The Westminster government has been accused of imposing ‘a stealth tax hike’ on graduates after freezing the threshold for student loan repayment in England.
The income threshold at which graduates start repaying their loans is currently £27,295 a year and generally increases with inflation each year. It was expected to top £28,000 this year but, in a statement to parliamentHigher Education Minister Michelle Donelan said it would instead be maintained.
The Institute for Fiscal Studies (IFS) said the ruling meant a graduate earning £30,000 would pay an additional £113 on their debt in the coming tax year.
Ministers are said to have been keen to reduce the loan repayment threshold – possibly to £22,000 – in a bid to reduce the cost of the student finance system to the Treasury. Under the current system, 44% of the value of student loans taken out by freshmen this fall will ultimately be paid by taxpayers, because under current terms, outstanding balances are amortized after 30 years, and four borrowers out of five never repay their debt in full.
However, with the government yet to release its long-awaited response to the Augar review of higher education funding, freezing the threshold is the solution for now, at least.
Ben Waltmann, senior research economist at IFS, said the decision “actually constitutes a stealth tax hike on middle-income graduates”.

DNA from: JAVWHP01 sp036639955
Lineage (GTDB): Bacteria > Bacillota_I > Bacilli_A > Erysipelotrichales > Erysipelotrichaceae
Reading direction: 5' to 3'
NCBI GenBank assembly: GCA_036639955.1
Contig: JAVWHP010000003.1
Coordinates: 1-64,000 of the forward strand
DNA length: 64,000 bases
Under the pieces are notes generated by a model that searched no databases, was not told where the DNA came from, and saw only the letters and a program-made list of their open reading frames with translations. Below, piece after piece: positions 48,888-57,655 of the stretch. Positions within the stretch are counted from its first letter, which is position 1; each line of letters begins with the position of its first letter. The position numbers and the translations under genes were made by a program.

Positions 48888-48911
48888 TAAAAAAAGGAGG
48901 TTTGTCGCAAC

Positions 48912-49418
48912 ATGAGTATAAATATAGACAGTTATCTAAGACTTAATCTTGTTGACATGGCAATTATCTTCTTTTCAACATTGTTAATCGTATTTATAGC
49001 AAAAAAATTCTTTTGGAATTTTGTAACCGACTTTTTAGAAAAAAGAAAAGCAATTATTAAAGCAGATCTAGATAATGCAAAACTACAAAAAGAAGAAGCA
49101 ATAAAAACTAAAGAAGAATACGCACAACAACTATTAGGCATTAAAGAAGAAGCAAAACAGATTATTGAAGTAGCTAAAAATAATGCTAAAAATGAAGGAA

“Graduates with the lowest incomes do not meet the threshold for repaying student loans, so they will not be affected by the freeze. Those with the highest incomes will repay their loans anyway, so the freeze just means they will repay their loans faster,” he said.
“For a graduate earning £30,000, this announcement…will be a further blow to the real earnings of those graduates on top of the rising cost of living, freezing of personal allowance and higher National Insurance rates .”
Mr Waltmann acknowledged that “what really matters” is how long the gel stayed in place.
“If only for one year the impact on graduates will be moderate and the government can only expect to save around £600m per cohort of university students,” he said. “If it stays in place longer, it could transform the student loan system, with a much lower cost to the taxpayer and a much greater burden on graduates than they thought they had enrolled in when they enrolled. took out their loans.”
In her statement, Ms Donelan said it was “now more crucial than ever that higher education is supported by fair and sustainable funding and funding arrangements”.
“Keeping the repayment threshold at its current level, alongside the ongoing fee freeze, will help ensure the sustainability of the student loan system, while keeping higher education open to all who have the ability and ambition. to benefit from it,” she added. noted.
Ms Donelan, who said the response to Augar’s review would be published “shortly”, also confirmed that the threshold for repayment of postgraduate student loans would also be frozen, at £21,000 a year.